IMR Press / JIN / Volume 21 / Issue 5 / DOI: 10.31083/j.jin2105134
Open Access Review
Outlines to Initiate Epilepsy Surgery in Low- and Middle-Income Countries
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1 Cellular and Network Physiology Group, Neuroscience Research Center, Charité – Universitätsmedizin Berlin, 10117 Berlin, Germany
2 Institute of Integrative Neuroanatomy, Charité – Universitätsmedizin Berlin, 10117 Berlin, Germany
3 Department of Neurosurgery, Lucerne Cantonal Hospital, 6000 Lucerne, Switzerland
4 Institute for Diagnostics of Epilepsy, Epilepsy-Center Berlin-Brandenburg, 10365 Berlin, Germany
5 Department of Neurology with Experimental Neurology, Charité – Universitätsmedizin Berlin, 10117 Berlin, Germany
*Correspondence: tengis.gloveli@charite.de (Tengis Gloveli)
Academic Editors: Ayataka Fujimoto, Tohru Okanishi and Rafael Franco
J. Integr. Neurosci. 2022, 21(5), 134; https://doi.org/10.31083/j.jin2105134
Submitted: 23 March 2022 | Revised: 10 May 2022 | Accepted: 20 May 2022 | Published: 22 July 2022
(This article belongs to the Special Issue Non-medication treatment for medically intractable epilepsy)
Copyright: © 2022 The Author(s). Published by IMR Press.
This is an open access article under the CC BY 4.0 license.
Abstract

Surgery is an essential treatment option for patients with drug-resistant epilepsy. While most epilepsy patients worldwide live in low- and middle-income countries (LMIC), most of these countries do not have epilepsy surgery, and those that do have surgical epilepsy services lack capacities. The rapidly growing population in LMIC further widens the gap between the number of patients who can potentially benefit from surgery and those who can actually receive it. This makes the initiation of new surgical epilepsy centers in those countries an urgent issue. Epilepsy surgery is feasible in LMIC, even in resource-poor settings, but lack of local expertise is a major obstacle to the introduction of new surgical services. Importantly, expertise deficits can be compensated by collaborating with a well-established epilepsy center for knowledge transfer, skill building and mentoring. Such projects need to be organized in a multidisciplinary team, should focus on the given circumstances, and should use technologies and personnel that are reasonably available and can function sustainably. Local cultural factors and improvement of patients’ quality of life are further spotlights reflected by an increasing number of studies. As a general outline for a new surgical epilepsy program in LMIC, it is recommended to initially focus on patients with mesial temporal lobe epilepsy due to hippocampal sclerosis or other well defined pathologies. These constellations have an excellent surgical outcome in terms of seizure control, can be diagnosed by non-invasive methods, and can be reliably identified even under low-resource conditions. Moreover, surgery can be performed with a highly standardized approach and at reasonable costs, and the vast majority of patients will benefit from surgical intervention. The range of services can then be gradually expanded, depending on growing expertise, local needs, prospects and constraints. Although the introduction of surgical epilepsy services in LMIC can face several challenges, none of them should be a permanent barrier for further establishments.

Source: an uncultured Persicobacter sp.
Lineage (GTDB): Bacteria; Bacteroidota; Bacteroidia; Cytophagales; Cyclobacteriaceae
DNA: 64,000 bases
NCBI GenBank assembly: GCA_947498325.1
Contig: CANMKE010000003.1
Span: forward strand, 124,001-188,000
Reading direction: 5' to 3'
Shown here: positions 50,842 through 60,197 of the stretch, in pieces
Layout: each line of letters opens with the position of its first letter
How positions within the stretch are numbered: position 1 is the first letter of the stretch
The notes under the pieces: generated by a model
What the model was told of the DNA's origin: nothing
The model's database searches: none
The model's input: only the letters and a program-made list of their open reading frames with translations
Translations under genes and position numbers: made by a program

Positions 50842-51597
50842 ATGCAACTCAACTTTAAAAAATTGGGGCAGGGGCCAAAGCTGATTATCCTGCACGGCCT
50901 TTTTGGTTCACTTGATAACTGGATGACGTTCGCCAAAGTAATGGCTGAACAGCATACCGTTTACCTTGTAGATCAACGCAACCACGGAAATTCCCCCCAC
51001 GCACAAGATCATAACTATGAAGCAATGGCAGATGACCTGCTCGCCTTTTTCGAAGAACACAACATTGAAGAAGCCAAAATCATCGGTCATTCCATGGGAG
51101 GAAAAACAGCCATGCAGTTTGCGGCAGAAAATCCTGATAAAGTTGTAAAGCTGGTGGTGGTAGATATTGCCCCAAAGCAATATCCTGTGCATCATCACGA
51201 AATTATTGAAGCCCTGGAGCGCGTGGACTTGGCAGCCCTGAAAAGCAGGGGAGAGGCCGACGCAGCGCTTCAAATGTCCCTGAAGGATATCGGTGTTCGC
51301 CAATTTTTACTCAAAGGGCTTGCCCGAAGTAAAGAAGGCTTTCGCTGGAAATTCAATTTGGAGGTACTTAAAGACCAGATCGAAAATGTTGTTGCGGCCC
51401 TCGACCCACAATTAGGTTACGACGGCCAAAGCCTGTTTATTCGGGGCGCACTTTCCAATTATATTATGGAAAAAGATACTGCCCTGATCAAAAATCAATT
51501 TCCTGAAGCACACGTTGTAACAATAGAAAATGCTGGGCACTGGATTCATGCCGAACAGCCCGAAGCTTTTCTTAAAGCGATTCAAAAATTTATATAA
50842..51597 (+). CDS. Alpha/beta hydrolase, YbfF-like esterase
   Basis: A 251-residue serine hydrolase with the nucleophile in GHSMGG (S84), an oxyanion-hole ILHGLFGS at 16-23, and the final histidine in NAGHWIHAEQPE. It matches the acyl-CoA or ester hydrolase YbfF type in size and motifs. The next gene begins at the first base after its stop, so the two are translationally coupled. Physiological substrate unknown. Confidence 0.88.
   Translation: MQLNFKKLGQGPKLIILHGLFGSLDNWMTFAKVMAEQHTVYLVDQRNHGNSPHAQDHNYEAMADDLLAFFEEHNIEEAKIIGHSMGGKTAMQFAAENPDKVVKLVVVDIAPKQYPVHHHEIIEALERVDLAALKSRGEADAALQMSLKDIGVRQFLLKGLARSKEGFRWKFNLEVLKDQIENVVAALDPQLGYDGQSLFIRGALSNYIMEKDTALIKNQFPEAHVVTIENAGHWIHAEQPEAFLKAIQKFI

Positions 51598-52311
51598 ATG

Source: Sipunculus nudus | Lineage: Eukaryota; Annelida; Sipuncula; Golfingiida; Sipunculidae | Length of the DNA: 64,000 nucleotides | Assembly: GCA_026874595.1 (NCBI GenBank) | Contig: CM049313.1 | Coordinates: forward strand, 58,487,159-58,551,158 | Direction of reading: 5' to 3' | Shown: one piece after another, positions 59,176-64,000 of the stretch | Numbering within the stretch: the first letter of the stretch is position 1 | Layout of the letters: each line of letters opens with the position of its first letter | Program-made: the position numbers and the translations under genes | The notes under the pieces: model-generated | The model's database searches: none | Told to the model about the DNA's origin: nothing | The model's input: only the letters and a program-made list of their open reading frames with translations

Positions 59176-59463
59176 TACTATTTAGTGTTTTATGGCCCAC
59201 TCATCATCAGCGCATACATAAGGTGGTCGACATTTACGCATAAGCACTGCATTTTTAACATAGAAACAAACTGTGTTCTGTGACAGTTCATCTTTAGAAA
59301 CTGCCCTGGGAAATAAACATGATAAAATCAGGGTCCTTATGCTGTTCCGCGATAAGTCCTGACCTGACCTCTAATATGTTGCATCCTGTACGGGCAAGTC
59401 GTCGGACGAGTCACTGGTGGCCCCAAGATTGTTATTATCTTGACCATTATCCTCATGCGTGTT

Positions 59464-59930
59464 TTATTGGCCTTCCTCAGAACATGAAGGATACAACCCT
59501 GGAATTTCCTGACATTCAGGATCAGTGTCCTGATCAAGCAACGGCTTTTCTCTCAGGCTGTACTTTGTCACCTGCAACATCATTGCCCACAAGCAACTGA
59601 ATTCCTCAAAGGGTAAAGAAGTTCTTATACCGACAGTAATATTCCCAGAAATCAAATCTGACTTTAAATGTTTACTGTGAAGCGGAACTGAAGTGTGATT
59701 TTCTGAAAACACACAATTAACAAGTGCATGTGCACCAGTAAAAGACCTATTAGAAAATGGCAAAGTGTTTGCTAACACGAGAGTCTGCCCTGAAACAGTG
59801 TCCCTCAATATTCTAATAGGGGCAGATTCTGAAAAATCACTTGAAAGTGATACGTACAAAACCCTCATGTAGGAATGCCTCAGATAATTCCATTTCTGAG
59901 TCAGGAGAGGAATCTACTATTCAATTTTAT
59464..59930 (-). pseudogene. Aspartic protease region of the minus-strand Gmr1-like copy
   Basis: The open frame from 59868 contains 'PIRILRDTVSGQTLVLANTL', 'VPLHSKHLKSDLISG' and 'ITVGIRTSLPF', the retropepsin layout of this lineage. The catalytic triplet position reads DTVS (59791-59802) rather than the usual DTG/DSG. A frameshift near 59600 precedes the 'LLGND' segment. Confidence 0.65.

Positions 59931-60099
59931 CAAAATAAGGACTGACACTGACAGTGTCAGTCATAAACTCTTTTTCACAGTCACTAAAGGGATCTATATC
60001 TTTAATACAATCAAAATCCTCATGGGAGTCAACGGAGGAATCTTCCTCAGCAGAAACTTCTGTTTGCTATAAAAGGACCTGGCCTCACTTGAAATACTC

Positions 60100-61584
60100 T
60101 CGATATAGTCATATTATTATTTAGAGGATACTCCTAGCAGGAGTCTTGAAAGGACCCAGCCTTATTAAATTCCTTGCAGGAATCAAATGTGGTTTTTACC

Keywords
drug-resistant epilepsy
knowledge transfer
mesial temporal lobe epilepsy
presurgical evaluation
postsurgical care
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Funding
GIZ: 17.2170.3.-004.04/German Federal Ministry of Economic Cooperation and Development (BMZ) and the German Society of International Cooperation (GIZ)
GIZ: 17.2170.3.-002.08/German Federal Ministry of Economic Cooperation and Development (BMZ) and the German Society of International Cooperation (GIZ)
DFG; GL 254/8-1/German Research Foundation
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